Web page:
The state government won’t play referee between Montgomery County and Dayton as the two governments tussle over water concerns, according to a letter from the Ohio Environmental Protection Agency.
Montgomery County sent a letter to Ohio EPA earlier this month asking the state agency to mediate between the county and Dayton if negotiations between the two broke down. The county purchases treated drinking water from Dayton, then distributes it to about 250,000 people.
The county’s letter, signed by Montgomery County Administrator Michael Colbert, expresses concerns around potentially toxic chemicals in the water, system reliability and maintenance, and rising water rates. The letter also says it wants negoiations with the city to resolve these issues.
The city has refuted the county’s concerns.
“Ohio EPA does not have the authority nor is in a position to mediate issues of concern regarding the current Montgomery County and city of Dayton Water Service Agreement referenced in your letter,” replied Bonnie Buthker, the Ohio EPA Southwest District chief.
“As with other public water systems, we will continue to work with county and city officials to evaluate their existing drinking water systems to ensure compliance with regulatory requirements, improve overall operations and encourage ongoing communications and cooperation,” she wrote in the June 27 letter.
Ohio EPA reiterated that levels of per- and polyfluoroalkyl substances, or PFAS, in Dayton’s water remain under the U.S. Environmental Protection Agency’s health advisory of 70 parts per trillion. The chemicals have been linked in studies to health problems, such as low birth weight and some cancers.
The substance was used in firefighting foams at Wright-Patterson Air Force Base and the Dayton Fire Training Center on McFadden Avenue. Both are near the city’s Mad River well field.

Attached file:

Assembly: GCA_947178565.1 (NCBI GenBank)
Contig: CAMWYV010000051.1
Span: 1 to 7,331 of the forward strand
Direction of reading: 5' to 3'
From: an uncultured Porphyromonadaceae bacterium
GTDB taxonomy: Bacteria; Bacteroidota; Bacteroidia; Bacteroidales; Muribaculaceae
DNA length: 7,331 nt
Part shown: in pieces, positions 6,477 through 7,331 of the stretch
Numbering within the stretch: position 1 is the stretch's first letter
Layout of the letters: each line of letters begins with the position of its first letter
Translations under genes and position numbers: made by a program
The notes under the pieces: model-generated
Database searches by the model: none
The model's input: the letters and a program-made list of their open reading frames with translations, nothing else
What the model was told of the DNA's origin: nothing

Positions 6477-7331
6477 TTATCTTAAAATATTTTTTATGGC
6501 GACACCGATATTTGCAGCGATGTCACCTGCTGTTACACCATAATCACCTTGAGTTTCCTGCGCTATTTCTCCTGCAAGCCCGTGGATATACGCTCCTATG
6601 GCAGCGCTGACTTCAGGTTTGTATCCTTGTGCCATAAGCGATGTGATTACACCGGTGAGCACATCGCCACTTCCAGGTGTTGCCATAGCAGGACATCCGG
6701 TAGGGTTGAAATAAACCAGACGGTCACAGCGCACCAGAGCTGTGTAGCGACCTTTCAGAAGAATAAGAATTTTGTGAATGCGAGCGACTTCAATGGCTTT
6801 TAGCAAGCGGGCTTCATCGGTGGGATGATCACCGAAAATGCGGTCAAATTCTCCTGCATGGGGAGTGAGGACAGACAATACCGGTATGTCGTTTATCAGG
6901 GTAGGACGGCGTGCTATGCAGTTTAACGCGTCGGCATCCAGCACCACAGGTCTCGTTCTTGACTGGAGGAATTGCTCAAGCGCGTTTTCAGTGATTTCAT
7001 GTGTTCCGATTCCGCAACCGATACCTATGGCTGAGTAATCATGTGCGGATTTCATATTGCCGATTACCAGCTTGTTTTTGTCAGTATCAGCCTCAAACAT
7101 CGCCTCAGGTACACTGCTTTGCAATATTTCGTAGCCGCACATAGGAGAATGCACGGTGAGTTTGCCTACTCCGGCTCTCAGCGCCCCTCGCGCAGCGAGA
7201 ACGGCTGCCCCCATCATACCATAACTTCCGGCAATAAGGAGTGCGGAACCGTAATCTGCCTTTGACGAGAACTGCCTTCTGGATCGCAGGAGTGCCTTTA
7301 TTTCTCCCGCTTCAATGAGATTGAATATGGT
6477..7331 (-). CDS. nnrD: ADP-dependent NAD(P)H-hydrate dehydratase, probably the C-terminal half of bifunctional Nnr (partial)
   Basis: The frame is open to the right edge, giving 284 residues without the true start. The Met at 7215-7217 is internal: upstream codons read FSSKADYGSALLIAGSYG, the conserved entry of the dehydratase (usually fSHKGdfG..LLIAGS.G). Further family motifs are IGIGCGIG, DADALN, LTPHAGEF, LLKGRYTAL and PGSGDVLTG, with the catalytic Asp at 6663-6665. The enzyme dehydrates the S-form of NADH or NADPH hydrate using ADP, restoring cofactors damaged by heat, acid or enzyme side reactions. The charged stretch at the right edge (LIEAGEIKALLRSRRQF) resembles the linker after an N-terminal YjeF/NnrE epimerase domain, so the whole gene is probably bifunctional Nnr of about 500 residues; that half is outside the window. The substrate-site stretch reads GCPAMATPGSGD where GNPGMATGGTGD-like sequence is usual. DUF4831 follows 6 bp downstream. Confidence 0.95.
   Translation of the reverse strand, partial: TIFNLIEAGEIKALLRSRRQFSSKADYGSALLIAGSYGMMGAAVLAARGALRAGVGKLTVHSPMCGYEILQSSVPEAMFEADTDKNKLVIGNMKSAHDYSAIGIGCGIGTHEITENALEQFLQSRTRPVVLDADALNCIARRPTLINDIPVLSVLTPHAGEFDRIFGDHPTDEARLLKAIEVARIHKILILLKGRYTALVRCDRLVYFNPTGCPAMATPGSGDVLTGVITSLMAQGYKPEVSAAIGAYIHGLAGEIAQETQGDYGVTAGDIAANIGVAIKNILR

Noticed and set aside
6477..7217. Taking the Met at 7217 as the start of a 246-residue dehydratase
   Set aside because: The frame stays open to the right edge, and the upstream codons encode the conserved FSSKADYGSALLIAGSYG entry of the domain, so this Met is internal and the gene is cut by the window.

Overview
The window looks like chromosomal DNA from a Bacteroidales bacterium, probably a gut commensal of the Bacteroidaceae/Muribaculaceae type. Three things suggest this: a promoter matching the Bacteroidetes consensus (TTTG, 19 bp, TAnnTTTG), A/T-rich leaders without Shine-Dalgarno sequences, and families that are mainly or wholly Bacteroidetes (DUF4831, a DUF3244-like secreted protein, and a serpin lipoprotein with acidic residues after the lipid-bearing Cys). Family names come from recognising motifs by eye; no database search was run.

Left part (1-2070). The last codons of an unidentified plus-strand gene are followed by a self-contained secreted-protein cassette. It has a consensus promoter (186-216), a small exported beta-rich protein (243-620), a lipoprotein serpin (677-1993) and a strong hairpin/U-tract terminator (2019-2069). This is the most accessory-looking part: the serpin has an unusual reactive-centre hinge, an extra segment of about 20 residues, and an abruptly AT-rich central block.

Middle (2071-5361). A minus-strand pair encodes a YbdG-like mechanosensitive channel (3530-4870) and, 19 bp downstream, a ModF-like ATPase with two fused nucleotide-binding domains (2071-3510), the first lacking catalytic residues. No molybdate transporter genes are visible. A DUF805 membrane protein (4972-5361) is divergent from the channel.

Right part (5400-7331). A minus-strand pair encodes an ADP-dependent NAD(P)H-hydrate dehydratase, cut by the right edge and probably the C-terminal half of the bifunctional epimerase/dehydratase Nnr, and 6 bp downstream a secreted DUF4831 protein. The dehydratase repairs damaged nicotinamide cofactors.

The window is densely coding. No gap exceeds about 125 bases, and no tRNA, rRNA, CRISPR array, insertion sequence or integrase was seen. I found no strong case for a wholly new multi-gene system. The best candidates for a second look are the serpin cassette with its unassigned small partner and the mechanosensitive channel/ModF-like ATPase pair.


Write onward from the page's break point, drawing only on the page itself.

The state agency also said Dayton has “one of the most comprehensive source water protection programs in Ohio, including several hundred monitoring wells to investigate and track potential contamination.”
Buthker also said the state “plans to have additional discussions with both communities when operations have returned to normal” following the Memorial Day tornadoes that cut water service across the system.
“Ohio EPA appreciates the efforts of both Dayton and Montgomery County water plant personnel to work cooperatively with each other to address this emergency,” she said. “While communication during an emergency can always be improved, I saw staff from both systems working around the clock to quickly restore water to those communities impacted, while maintaining water in unaffected areas.”
Colbert released a statement Friday through a spokeswoman that said, “Montgomery County looks forward to working with the Ohio EPA to conduct PFAS testing in our distribution system. We also welcome the regulatory agency’s commitment to have further discussions around emergency preparedness and contingency planning.”
Colbert’s statement didn’t address whether the county would move ahead with the negotiations with the city it seeks under the contract entered into last year. County Commission President Debbie Lieberman directed questions to Colbert.
Dayton officials welcomed Ohio EPA’s letter. The city will continue to reach out to Montgomery County and all of its customers to ensure open communication, spokeswoman Toni Bankston said in an email.
“As the largest purveyor of water in the region, we are pleased to see Ohio EPA reaffirm what we have communicated to our customers,” she said. “The city of Dayton provides high quality water to its customers, meeting or exceeding all regulatory requirements. As referenced in OEPA’s letter, Dayton has one of the most comprehensive source water protection programs in Ohio, due to our multi-jurisdictional approach to guarding the public water supply.”
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